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The PROactive cohort study: rationale, design, and study procedures, 2022, Nap-van der Vlist et al

Discussion in 'Other psychosomatic news and research' started by Andy, Aug 19, 2022.

  1. Andy

    Andy Committee Member

    Hampshire, UK

    Children with a chronic condition face more obstacles than their healthy peers, which may impact their physical, social-emotional, and cognitive development. The PROactive cohort study identifies children with a chronic disease at high risk of debilitating fatigue, decreased daily life participation and psychosocial problems, as well as children who are resilient and thrive despite the challenges of growing up with a chronic condition. Both groups will teach us how we can best support children, adolescents and parents to adapt to and manage a disease, as well as tailor interventions to their specific needs.

    This cohort follows a continuous longitudinal design. It is based at the Wilhelmina Children’s Hospital (WKZ) in the Netherlands and has been running since December 2016. Children with a chronic condition (e.g. cystic fibrosis, juvenile idiopathic arthritis, chronic kidney disease, or congenital heart disease) as well children with medically unexplained fatigue or pain in a broad age range (2–18 years) are included, as well as their parent(s). Data are collected from parents (of children between 2 and 18 years) and children (8–18 years), as well as data from their electronic health record (EHR). Primary outcome measures are fatigue, daily life participation, and psychosocial well-being, all assessed via patient- and proxy-reported outcome measures. Generic biological/lifestyle, psychological, and social factors were assessed using clinical assessment tools and questionnaires. In the PROactive cohort study the research assessment is an integrated part of clinical care. Children are included when they visit the outpatient clinic and are followed up annually.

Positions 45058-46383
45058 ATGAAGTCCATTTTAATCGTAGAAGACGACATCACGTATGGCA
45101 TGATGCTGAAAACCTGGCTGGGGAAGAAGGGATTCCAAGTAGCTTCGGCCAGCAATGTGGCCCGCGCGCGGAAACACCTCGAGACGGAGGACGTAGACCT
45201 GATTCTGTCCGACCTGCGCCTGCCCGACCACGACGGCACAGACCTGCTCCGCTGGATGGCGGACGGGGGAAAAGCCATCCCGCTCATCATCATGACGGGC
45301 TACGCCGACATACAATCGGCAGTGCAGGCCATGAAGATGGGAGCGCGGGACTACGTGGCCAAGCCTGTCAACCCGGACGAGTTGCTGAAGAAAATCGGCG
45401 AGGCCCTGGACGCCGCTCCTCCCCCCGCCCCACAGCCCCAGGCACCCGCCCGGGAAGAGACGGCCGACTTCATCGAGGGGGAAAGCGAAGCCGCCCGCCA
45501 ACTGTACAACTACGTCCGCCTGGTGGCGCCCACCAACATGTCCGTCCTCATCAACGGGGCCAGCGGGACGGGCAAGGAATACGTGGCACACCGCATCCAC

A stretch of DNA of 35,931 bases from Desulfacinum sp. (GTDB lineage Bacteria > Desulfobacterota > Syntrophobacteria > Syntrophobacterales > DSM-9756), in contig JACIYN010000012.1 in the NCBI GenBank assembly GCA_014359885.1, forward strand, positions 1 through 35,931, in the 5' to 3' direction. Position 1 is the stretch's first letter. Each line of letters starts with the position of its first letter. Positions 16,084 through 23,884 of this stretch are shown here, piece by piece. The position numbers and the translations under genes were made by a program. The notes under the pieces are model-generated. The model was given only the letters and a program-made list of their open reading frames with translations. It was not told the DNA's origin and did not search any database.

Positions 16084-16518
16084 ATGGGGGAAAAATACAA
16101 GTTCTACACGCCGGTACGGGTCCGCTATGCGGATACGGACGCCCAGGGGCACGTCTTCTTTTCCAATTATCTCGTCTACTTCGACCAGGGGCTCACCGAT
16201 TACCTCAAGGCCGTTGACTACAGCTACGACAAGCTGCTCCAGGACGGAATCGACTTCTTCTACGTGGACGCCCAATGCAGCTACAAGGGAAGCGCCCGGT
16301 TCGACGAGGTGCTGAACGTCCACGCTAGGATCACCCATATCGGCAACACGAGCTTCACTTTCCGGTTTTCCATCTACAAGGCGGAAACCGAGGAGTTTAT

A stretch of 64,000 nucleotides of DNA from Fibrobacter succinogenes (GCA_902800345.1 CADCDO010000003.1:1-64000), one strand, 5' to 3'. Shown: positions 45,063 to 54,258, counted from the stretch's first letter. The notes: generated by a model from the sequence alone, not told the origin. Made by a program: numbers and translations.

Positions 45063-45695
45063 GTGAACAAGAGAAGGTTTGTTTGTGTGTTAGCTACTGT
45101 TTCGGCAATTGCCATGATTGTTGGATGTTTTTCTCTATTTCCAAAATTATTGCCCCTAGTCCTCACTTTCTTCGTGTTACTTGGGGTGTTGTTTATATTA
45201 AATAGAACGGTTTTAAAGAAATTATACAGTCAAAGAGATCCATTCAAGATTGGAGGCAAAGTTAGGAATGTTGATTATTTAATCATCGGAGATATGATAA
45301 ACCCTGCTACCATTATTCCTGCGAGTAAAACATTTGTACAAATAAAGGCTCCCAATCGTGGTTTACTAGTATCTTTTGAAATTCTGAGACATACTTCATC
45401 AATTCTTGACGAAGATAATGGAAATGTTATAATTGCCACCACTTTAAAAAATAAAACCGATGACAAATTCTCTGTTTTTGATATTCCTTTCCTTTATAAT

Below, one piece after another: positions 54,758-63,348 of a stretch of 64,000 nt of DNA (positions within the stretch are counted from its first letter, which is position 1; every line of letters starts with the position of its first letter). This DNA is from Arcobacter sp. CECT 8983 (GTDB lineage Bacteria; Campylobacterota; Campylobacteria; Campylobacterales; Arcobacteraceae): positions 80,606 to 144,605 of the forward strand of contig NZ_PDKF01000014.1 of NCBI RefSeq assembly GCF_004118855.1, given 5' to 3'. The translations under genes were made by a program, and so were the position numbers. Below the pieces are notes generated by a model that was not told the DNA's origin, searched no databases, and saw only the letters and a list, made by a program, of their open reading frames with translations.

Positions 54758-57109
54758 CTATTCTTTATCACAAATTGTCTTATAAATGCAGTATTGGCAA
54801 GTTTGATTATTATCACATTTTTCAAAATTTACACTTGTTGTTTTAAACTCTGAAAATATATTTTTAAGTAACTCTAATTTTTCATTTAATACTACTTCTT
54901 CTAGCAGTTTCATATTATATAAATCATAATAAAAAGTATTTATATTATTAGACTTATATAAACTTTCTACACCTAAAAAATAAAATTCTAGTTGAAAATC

Open access, https://link.springer.com/article/10.1007/s10654-022-00889-y
    Sean, Peter Trewhitt and Trish like this.
  2. Mithriel

    Mithriel Senior Member (Voting Rights)

    This is upside down. It is good that the problems of life for children in bad health are being studied; they desperately need practical help to get as much normality as possible into their lives.

    But ... fatigue? What about loneliness, boredom, lack of stimulation, sadness? Looking at resilience risks labelling those who aren't as somehow at fault.
    Snow Leopard and Peter Trewhitt like this.

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